Balancing Loop

Balancing feedback loops, or negative feedback loops, are circles of cause and effect that counter a change with a push in the opposite direction. The harder the push, the harder the system pushes back. Balancing feedback loops bring stability or stubbornness to a system (depending on how it is perceived), so they are essential and pervasive.

When the internal temperature of your body increases, you sweat, and as that sweat evaporates from the warm surface of your body, you cool down: balancing the initial increase. When you are cool, you sweat less, so there is less sweat to evaporate and it drains less heat allowing your body temperature to rise. At the same time, if your body temperature drops you may start shivering, releasing more heat to warm your body, balancing the initial decrease. In biology, the concept of homeostasis is all about balancing feedback. Cells and living organisms and humans have evolved myriad mechanisms for keeping themselves and their immediate environments stable.

In predator-prey ecosystems, when the number of predators increases, they consume more of their prey, and as the prey become more scarce, more predators die due to the lack of food resources. The number of predators will hopefully approach a sustainable level that ecologists call the carrying capacity.

In our political system, when a party gains more power, they are attributed more responsibility for the problems that exist and will be less likely to win over voters in the next election. This is why the number of representatives from each party seems to fluctuate around a pretty even split over the years and one party never stays in power for too long

Often in a balancing feedback loop, there is some sort of implicit or explicit goal. When the distance between your car and the car in front of you increases you accelerate, closing the gap. When the distance between you and the car becomes less than your desired distance (you’re to close) you will decelerate, either letting the friction of the road slow you down or applying the breaks. Next time you drive think about when you accelerate and decelerate  and why.  How frequently do you switch from accelerating to decelerating? If you increase your desired distance between yourself and the car in front of you, will you switch more rapidly or less rapidly?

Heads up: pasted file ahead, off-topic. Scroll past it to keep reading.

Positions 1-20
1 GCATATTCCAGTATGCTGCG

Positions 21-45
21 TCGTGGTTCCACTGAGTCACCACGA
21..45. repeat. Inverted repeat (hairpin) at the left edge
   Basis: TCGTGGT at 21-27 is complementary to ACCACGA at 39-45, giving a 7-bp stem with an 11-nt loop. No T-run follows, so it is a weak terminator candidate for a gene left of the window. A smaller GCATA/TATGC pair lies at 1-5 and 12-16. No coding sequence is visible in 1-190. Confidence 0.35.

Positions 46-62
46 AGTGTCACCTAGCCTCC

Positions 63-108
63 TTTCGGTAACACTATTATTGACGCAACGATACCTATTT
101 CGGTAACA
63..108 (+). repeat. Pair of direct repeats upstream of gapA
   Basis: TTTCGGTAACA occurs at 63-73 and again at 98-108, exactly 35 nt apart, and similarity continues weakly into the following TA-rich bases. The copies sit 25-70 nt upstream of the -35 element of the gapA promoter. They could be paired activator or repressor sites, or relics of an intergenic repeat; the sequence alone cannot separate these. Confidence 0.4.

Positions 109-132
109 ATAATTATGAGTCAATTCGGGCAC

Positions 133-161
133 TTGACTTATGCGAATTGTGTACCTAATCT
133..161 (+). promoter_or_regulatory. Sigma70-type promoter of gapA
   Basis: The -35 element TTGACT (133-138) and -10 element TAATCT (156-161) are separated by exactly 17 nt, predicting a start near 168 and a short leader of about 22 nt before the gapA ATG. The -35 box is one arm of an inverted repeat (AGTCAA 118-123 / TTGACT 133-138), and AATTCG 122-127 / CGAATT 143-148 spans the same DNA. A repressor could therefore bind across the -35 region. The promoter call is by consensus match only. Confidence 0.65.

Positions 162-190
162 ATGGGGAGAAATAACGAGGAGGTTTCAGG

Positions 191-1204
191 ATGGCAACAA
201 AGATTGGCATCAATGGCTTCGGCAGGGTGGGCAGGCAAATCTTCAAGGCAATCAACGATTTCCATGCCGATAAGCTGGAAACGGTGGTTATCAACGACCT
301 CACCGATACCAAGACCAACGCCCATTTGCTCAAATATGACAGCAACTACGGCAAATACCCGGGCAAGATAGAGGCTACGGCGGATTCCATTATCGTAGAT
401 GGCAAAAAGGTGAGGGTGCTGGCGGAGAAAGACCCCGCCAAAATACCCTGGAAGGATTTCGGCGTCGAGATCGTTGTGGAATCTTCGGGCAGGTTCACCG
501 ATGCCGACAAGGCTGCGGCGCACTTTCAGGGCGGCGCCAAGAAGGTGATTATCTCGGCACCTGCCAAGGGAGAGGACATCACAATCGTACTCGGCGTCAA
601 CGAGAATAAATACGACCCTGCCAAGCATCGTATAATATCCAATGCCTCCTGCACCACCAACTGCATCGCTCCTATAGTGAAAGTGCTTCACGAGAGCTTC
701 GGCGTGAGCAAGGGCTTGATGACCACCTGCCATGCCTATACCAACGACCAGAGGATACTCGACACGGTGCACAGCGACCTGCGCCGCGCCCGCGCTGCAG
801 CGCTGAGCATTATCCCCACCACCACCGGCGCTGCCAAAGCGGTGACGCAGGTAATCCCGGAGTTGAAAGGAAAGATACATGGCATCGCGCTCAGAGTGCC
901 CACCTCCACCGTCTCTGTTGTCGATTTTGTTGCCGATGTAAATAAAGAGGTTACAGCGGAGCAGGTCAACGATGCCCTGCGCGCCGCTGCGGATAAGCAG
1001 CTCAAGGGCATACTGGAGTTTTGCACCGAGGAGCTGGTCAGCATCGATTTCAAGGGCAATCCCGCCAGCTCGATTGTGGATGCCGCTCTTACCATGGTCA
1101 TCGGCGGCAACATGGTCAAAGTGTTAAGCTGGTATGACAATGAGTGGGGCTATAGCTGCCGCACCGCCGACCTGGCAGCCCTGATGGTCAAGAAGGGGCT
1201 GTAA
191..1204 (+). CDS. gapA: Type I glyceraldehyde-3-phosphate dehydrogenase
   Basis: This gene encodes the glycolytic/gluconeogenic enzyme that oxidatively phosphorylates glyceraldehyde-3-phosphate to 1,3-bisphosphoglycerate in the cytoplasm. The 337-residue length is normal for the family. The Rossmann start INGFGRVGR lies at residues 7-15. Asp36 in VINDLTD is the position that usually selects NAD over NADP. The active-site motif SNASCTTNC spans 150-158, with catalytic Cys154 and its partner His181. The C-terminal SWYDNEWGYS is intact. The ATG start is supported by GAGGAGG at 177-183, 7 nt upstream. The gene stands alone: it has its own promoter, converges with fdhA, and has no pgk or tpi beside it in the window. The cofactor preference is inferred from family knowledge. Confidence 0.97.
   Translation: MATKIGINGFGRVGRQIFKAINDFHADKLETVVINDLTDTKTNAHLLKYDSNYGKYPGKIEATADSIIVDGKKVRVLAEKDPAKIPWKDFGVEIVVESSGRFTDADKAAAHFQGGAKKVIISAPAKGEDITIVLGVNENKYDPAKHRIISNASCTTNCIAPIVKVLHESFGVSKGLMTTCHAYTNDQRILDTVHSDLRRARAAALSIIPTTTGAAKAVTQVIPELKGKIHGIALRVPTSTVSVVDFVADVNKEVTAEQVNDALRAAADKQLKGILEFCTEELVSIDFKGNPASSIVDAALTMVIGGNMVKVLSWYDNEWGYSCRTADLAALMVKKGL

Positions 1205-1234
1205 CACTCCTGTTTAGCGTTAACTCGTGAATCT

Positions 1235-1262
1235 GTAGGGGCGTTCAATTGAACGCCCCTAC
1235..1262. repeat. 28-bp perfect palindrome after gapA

Additional Examples:

  • Anything that is trying to regulate itself to maintain a certain level of desired amount
  • When a company gets too big and becomes a monopoly, government restrictions force it to break up
  • As more immigrants enter the U.S. borders, local residents become worried that these immigrants are stealing jobs and sucking away resources – this leads the U.S. to pass stricter laws aimed toward slowing down immigration.
  • When a company has too much inventory supply that it needs to get rid of, it cuts prices to attract more customers to buy their product. This in turn leads to the supply depleting.
  • In a basketball game, when one team is leading by too much, the players become complacent and careless, causing the huge lead to diminish
  • When we are hungry, we eat more food, which makes us less hungry


Additional Reading:


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